# Partial Fractions

In this article, we will be learning about partial fractions for proper fractions. More specifically, we will be concentrating on the first two cases listed below.

• Case 1:

Partial fractions with distinct linear factors in the denominator.

• Case 2:

Proper fractions with a repeated linear factor in the denominator.

• Case 3:

Proper fractions with a quadratic factor that cannot be factorised in the denominator.

## What are Partial Fractions?

A proper algebraic fraction may be expressed in two or more partial fractions.

The process from left to right shows the result of subtracting two algebraic fractions.

 $\begin{gather} \xrightarrow {\text {Simplification of Algebraic Fractions}} \end{gather}$ \begin{align*} \frac{3}{x+1} -\frac{5}{2x-3}=\frac{x-14}{(x+1)(2x-3)} \end{align*} $\begin{gather} \xleftarrow {\text {Partial Fractions}} \end{gather}$

The reverse process from right to left shows the ‘splitting’ of an algebraic fraction into two or more partial fractions.

## Case 1: Proper Fractions with Distinct Linear Factors in Denominator

An algebraic fraction where the denominator is a product of two distinct linear factors may be expressed in partial fractions as shown below.

\begin{align*} \frac{px+q}{(ax+b)(cx+d)}=\frac{A}{ax+b}+\frac{B}{cx+d} \end{align*}, where $A$ and $B$ are constants.

The denominator is a product of $(ax+b)$ and $(cx+d)$. $(ax+b)$ is one linear factor and $(cx+d)$ is another linear factor.

Question 1:

Express \begin{align*} \frac{(x-14)}{(x+1)(2x-3)} \end{align*} in partial fractions.

Solution:

• Let \begin{align*} \frac{(x-14)}{(x+1)(2x-3)}=\frac{A}{(x+1)}+\frac{B}{(2x-3)} \end{align*}.

We need to find the value of $A$ and of $B$

• Multiply the equation throughout by the denominator $(x + 1)(2x – 3)$

\begin{align*} \frac{(x-14)}{(x+1)(2x+3)} \times {(x+1)(2x-3)} \;=\; \frac{A}{(x+1)} \times {(x+1)(2x-3)} \;+\; \frac {B}{(2x-3)} \times {(x+1)(2x-3)} \end{align*}

• We will be left with the following equation,

\begin{align*} (x-14)=A(2x-3)+B(x+1) \end{align*}

• Then, we need to perform smart substitution. Substitute $x=-1$, so that the$B(x + 1)$ term is eliminated.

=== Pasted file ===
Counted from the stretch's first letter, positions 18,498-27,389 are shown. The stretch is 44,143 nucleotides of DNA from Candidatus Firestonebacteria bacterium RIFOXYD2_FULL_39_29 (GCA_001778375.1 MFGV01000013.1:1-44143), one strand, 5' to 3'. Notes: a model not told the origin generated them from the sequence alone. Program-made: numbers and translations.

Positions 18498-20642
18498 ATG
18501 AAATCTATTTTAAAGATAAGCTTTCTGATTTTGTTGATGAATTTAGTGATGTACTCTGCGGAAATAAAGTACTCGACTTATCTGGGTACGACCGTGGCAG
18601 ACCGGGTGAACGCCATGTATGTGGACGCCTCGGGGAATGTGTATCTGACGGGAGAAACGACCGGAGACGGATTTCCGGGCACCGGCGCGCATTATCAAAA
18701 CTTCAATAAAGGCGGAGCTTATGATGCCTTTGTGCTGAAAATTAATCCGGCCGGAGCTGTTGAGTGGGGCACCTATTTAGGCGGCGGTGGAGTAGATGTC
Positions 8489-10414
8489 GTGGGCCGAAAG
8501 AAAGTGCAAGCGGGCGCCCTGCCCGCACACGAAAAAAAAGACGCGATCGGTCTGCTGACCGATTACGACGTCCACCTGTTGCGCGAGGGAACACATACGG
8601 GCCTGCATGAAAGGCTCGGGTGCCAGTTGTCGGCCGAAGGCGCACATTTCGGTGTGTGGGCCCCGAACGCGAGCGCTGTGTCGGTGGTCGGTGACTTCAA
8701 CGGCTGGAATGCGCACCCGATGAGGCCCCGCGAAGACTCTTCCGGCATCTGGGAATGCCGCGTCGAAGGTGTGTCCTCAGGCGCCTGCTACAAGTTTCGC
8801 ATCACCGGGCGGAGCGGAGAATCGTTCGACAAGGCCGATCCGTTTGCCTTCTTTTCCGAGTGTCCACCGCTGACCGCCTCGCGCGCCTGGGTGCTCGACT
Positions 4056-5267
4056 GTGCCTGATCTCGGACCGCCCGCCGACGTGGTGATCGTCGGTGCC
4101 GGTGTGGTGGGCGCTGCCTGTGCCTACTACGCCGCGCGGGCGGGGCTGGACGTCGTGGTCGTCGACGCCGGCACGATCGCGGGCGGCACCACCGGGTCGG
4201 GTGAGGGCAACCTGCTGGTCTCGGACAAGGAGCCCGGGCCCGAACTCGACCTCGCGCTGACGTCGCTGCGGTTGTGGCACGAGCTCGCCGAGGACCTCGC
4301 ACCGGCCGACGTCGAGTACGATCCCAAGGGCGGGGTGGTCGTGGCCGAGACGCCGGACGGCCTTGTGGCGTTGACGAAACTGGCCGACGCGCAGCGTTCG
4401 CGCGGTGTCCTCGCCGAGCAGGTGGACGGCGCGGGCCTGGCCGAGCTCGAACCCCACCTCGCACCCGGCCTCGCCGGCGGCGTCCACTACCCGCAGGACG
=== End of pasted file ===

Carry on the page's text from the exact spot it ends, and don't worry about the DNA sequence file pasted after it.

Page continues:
So, $x = −1$

\begin{align*} & −1−14 = A(2(−1)−3) \\ & −15 = A(−5) \\ & A = \frac{-15}{-5 } \\ &= 3 \end{align*}

• Then, substitute $x = 1.5$ to eliminate the $A(2x – 3)$ term.

\begin{align} &1.5 − 14 = A(2\times 1.5 − 3) + B(1.5 + 1) \\ &−12.5 = 2.5B \\ & B = −5 \end{align}

• Lastly, substitute the value of $A$ and of $B$ into the first equation.

Therefore, \begin{align*} \frac{(x-14)}{(x+1)(2x+3)}=\frac {3}{(x+1)}-\frac{5}{(2x-3)} \end{align*}.

## Case 2: Proper Fractions with Repeated Linear Factors in the Denominator

An algebraic fraction where the denominator contains a linear factor that is squared may be expressed in partial fractions as shown below.

\begin{align*} \frac {px+q}{(ax+b)^2}=\frac{A}{ax+b}+\frac{B}{(ax+b)^2} \end{align*}, where $A$ and $B$ are constants.

Question 2:

Express \begin{align*} \frac {x}{(x-1)(x+4)^2} \end{align*} in partial fractions.

Solution:

• Let \begin{align*} \frac {x}{(x-1)(x+4)^2}=\frac{A}{(x-1)}+\frac{B}{(x+4)}+\frac{C}{(x+4)^2} \end{align*}

• Multiply the equation throughout by the denominator $(x – 1)(x + 4)^2$

$x = A(x+4) + B(x−1)(x+4) + C(x−1)$

• Substitute $x = −4$,

\begin{align*} &−4 = C(−4−1) \\ &−4 = −5C \\ & C = \frac{4}{5} \end{align*}

• Substitute $x = 1$,

\begin{align*} & 1 = A(1+4)^2+ 0 + 0 \\ &1 = 25A \\ & A = \frac{1}{25} \end{align*}

• For the third substitution, choose any number (or a number that makes the equation easy to manipulate).

Substitute\begin{align*} x = 0, \;C = \frac{4}{5}, \;A = \frac {1}{25}, \end{align*}

\begin{align*} & 0 = \frac{1}{25}\times(0+4)^2 + B(0-1)(0+4) + \frac{4}{5} \times (0-1) \\ & 0 =\frac{16}{25} + B(−4) − \frac{4}{5} \\ & \frac{4}{5} − \frac{16}{25} = − 4B \\ & \frac{4}{25} = − 4B \\ & B = − \frac{1}{25} \end{align*}

• Lastly, substitute the values of $A$, $B$ and $C$ into the first equation.

\begin{align*} \frac{x}{(x-1)(x+4)^2}=\frac{1}{25(x-1)}-\frac{1}{25(x+4)}+\frac{4}{5(x+4)^2} \end{align*}

## Conclusion

In this article, we have covered two cases for splitting an algebraic fraction into partial fractions:

1. A proper algebraic fraction with distinct linear factors

\begin{align*} \frac{px+q}{(ax+b)(cx+d)}=\frac{A}{ax+b}+\frac{B}{cx+d} \end{align*}

1. A proper fraction with repeated linear factors

\begin{align*} \frac {px+q}{(ax+b)^2}=\frac{A}{ax+b}+\frac{B}{(ax+b)^2} \end{align*}

The only difference between these two forms is a square in the denominator. However, please take note of it as the subsequent steps will differ quite a bit!

Keep Learning! Keep Improving!

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